Heart & Soul Music Stroll celebrates musicians and community
Jun 13, 2019 04:22PM
By Jenniffer Wardell
Audiences gather to watch the Stratford Street Big Band on the main stage of this year's Heart & Soul Music Stroll. (Jenniffer Wardell/City Journals)
By Jenniffer Wardell | [email protected]
Everyone needs a little music in their lives.
Heart & Soul proved that once again with their eighth annual music stroll held June 8 in Sugar House. The nonprofit, which organizes musical performances for people in isolated situations, brought together almost 50 performers for an evening of food, musical performances and more. More than 3,000 people attended this year’s event, which was free and open to everyone.
“It’s really just a celebration of our performers and the community,” said Ainsley-Marie McLaughlin, assistant director of Heart & Soul.
The event stretched along the streets surrounding Imperial Park, with a main stage at the park and smaller porch stages scattered in the yards of nearby homes. Many genres were represented, including R & B, Celtic music, jazz, folk, blues, country, rock and more.
“My favorite thing is the quality of the music,” said Dan Rabe. “If you don’t like one thing, you go down the street and find a completely different style.”
Attendees were encouraged to roam the streets during the event, which had been closed to outside traffic. All stages had a rotating list of performers.
“I love the neighborhood atmosphere,” said Michelle Bonnet. “You get to walk through a community that’s come together to put on a great show for everyone.”
Other attendees agreed.
“It’s everything Salt Lake needs to be doing,” said Susan Burdick. “It’s awesome.”
According to Lisa Dengg, a member of the Stratford Street Big Band, that enthusiasm is part of what makes the event so enjoyable to perform at.
“The audience is very appreciative,” she said. “They’re always very good to the artists.”
“It’s so enjoyable because it’s really relaxed,” agreed Kathy Davis, a fellow band mate. “It’s very welcoming, and we always look forward to coming back.”
All groups that participated in the event were local, which only increased the sense of community.
“My favorite thing is getting together with everybody,” said Rob McKinnie. “I know a lot of the bands that are playing, so I get to say hello.”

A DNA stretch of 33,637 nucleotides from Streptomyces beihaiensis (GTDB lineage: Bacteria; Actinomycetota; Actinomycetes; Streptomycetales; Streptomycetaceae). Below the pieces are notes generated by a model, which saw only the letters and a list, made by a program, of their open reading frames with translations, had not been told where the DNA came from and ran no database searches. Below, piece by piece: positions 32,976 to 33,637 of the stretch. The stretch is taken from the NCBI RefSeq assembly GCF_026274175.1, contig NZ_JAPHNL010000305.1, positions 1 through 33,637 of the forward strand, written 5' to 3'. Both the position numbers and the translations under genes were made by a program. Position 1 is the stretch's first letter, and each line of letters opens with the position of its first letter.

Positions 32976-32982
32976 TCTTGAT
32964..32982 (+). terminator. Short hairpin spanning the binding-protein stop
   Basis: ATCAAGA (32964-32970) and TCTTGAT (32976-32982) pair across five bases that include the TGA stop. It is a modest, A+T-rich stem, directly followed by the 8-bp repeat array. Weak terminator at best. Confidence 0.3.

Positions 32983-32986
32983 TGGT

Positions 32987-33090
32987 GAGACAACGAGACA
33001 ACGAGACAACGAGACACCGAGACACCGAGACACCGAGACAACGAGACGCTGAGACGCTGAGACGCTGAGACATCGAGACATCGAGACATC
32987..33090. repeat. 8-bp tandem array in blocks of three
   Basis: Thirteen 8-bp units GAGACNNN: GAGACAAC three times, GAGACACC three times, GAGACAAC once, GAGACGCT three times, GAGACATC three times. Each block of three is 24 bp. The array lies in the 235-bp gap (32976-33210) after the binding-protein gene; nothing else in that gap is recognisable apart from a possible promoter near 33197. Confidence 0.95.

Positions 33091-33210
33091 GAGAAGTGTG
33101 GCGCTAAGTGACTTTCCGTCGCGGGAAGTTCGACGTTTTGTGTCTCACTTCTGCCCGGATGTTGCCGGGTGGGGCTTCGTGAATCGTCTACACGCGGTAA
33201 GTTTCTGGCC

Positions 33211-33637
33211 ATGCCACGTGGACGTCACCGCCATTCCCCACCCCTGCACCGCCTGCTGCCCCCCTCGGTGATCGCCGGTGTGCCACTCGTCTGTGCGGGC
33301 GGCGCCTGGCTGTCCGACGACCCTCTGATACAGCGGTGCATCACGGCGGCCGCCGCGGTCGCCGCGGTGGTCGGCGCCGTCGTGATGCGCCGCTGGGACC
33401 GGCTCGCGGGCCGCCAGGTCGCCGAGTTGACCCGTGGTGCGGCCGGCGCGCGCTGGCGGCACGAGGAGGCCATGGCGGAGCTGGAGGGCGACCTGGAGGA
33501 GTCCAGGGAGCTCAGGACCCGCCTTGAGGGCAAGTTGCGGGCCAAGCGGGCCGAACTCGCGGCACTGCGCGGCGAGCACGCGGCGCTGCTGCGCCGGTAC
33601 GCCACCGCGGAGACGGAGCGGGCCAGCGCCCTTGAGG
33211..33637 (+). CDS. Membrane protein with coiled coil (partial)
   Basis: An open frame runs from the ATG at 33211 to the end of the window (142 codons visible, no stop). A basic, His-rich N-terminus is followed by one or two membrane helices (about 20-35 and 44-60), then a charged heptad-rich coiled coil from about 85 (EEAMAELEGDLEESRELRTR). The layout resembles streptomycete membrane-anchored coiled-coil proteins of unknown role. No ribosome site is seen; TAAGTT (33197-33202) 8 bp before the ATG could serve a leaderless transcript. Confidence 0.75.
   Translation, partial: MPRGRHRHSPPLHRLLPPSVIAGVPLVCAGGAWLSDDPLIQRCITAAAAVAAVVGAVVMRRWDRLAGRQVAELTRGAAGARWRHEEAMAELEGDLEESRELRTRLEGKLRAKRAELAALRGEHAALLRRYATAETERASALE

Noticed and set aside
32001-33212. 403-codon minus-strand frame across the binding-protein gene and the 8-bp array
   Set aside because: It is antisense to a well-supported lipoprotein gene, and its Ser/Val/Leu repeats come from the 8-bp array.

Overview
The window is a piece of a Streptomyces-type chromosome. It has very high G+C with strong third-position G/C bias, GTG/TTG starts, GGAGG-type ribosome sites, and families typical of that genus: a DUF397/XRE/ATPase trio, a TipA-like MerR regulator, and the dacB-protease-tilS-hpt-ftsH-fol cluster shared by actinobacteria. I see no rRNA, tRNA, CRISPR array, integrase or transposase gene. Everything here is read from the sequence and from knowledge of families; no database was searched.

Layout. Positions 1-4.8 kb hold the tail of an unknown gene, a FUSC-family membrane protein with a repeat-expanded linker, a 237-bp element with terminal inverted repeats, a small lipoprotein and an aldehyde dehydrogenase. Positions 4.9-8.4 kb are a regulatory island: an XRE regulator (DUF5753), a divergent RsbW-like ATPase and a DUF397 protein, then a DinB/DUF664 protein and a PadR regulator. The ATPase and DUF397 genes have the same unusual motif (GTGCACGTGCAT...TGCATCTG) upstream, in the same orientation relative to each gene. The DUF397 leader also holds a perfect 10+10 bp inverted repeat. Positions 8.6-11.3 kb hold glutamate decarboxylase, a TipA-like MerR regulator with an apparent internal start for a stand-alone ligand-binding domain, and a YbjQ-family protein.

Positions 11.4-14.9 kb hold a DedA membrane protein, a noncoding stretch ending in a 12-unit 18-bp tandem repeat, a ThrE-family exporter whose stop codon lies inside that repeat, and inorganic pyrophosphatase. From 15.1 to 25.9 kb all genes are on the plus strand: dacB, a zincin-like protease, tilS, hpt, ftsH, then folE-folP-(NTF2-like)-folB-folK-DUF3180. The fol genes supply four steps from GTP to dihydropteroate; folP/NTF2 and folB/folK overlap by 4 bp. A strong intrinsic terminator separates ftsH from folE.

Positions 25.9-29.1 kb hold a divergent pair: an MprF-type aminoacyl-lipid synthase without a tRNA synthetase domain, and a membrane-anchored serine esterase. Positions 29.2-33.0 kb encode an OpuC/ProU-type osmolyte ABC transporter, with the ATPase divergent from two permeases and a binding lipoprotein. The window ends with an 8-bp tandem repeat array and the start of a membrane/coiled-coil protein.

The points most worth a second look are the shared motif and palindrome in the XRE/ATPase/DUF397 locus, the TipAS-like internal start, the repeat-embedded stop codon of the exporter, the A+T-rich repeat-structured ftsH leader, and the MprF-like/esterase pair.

There were plenty of chances for younger members of the audience to get involved as well. Kindermusik offered free music classes for kids and set up a tent featuring a variety of child-sized musical instruments which children could try.
“If we weren’t here, we would be at home,” said Mario Sanchez, who attended the event with his daughters. “The kids would probably be playing video games and jumping on the trampoline. Instead, they’re at an event they’ll never forget.”
Dinner options were provided by a row of popular local food trucks, which did brisk business.
Almost all those playing at the event had previously performed for Heart & Soul, which organizes concerts in places such as senior living centers, veteran’s homes and hospitals. The group sold tickets to a prize drawing during the event, with all proceeds going to raise money for future concerts.
“It’s such an incredible service that they do,” said Karen Wildfoerster, who has been a volunteer at these music strolls since the first year. “People love it.”
According to McLaughlin, however, the main goal is just to let more people know about what the organization does.
“A lot of people don’t know about us,” she said. “This is kind of to let people know what we’re doing.”
This year, that news has spread even further than expected.
“My daughter was saying she wished our neighborhood did this back in Los Angeles,” said Michelle Knipprath who came from California to visit her sister. “We love it.”